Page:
A federal class action lawsuit against a small, family-owned collection agency has been dismissed with prejudice after a Christian legal group stepped in to defend its "WWJD" business motto.
The plaintiffs in the suit, Mark and Sara Neill, claimed they were harassed and oppressed when they received a collection letter from Bullseye Collection Agency that included the acronym "WWJD," which is often considered to stand for "What Would Jesus Do?"
Bullseye, however, argued that "WWJD" is not oppressive as a matter of law and cannot violate the law. Furthermore, the agency argued, if any law actually prohibits the use of "WWJD" as a business motto, then such law is unconstitutional, because it violates the company's freedom of speech, freedom of religion and equal protection rights.
"Christian men and women in business need not check their faith at the door of the marketplace," explained Horatio Mihet, senior litigation counsel for Liberty Counsel, which assisted Bullseye in its legal battle.
In addition to defending Bullseye, Liberty Counsel filed a comprehensive counterclaim against the Neills and the Bureau of Collection Recovery (BCR), a large competitor collection company whose president happened to be Mr. Neill.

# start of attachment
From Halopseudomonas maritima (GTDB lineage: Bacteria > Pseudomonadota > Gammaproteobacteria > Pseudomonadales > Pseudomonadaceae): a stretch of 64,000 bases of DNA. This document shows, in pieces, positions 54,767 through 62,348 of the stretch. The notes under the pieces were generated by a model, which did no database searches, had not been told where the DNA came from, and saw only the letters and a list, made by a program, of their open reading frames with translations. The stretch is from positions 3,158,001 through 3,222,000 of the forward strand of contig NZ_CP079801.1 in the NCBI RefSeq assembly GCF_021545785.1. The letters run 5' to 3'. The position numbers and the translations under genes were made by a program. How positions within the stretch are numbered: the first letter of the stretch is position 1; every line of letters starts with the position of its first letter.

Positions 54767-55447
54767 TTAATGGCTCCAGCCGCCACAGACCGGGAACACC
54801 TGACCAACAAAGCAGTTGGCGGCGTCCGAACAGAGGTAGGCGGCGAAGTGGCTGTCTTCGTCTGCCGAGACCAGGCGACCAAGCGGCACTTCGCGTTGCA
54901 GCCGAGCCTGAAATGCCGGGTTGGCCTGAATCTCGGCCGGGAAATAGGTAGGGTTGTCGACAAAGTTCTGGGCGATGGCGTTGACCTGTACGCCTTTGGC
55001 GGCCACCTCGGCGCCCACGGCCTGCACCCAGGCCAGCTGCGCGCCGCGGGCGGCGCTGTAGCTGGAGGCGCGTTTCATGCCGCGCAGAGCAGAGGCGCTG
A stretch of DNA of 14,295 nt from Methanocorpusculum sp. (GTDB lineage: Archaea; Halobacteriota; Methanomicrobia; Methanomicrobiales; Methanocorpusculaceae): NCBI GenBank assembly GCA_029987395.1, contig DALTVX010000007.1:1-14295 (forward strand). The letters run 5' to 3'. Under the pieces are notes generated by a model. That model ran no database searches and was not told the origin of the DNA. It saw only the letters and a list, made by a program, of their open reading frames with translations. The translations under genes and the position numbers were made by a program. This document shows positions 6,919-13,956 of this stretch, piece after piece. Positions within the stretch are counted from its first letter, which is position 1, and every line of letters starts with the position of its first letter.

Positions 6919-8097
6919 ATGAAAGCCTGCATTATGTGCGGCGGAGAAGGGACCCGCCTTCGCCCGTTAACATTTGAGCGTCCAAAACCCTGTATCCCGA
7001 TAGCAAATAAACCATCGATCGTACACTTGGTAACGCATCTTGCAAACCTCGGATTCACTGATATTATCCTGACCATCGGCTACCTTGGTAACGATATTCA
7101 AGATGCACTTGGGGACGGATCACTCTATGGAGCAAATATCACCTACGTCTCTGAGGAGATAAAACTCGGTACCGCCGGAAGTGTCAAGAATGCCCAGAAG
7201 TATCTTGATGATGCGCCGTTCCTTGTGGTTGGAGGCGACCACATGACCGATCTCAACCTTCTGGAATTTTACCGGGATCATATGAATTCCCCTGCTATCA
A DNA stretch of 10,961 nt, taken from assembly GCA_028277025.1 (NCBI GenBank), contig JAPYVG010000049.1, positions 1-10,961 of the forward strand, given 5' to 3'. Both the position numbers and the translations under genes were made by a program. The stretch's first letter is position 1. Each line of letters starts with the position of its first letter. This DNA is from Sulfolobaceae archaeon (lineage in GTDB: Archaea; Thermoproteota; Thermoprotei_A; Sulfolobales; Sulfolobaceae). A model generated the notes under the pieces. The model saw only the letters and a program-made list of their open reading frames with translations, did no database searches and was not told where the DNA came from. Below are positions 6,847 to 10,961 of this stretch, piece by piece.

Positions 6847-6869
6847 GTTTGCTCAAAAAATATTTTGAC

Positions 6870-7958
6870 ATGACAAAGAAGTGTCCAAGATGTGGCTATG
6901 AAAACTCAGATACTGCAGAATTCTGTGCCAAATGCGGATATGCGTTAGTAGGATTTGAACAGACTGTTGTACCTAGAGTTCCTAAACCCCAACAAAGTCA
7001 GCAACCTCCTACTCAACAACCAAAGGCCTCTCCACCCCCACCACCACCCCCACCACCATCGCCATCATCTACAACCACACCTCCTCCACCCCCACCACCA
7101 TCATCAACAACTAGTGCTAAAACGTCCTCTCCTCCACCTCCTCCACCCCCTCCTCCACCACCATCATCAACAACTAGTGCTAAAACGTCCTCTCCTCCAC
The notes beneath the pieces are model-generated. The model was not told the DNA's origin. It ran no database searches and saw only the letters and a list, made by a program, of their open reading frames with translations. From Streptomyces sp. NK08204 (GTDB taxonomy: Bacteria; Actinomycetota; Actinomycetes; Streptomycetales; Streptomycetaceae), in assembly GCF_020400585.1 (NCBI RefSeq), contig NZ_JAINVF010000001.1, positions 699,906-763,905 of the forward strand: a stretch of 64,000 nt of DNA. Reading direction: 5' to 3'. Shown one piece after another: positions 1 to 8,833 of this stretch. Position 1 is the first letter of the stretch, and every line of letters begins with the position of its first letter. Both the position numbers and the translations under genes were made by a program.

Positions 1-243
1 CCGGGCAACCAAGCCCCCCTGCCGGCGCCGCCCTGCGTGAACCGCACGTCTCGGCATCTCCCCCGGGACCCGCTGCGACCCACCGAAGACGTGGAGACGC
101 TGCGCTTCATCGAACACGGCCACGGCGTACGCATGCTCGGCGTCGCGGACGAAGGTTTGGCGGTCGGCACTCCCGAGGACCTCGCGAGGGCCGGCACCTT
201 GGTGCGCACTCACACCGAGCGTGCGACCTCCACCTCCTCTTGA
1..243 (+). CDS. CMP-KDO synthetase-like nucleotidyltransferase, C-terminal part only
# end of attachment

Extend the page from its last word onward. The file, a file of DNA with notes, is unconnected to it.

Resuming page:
Bullseye alleged that the Neills and BCR abused the legal process and engaged in a conspiracy to harm Bullseye competitively and to deprive Bullseye of its constitutional rights.
Upon receiving Bullseye's counterclaim, the Neills decided to abandon their lawsuit and dismissed with prejudice each of their claims.
As a result, Bullseye remains free to use "WWJD" on its stationery, and its constitutional rights remain intact.
"Neither the law nor the courtroom provides refuge for those wishing to harm others with their intolerance of Christian viewpoints," commented Mihet.
According Liberty Counsel, Bullseye uses the "WWJD" motto in all of its business communications as a reminder to act with diligence and respect in an industry traditionally characterized by ruthlessness and incivility.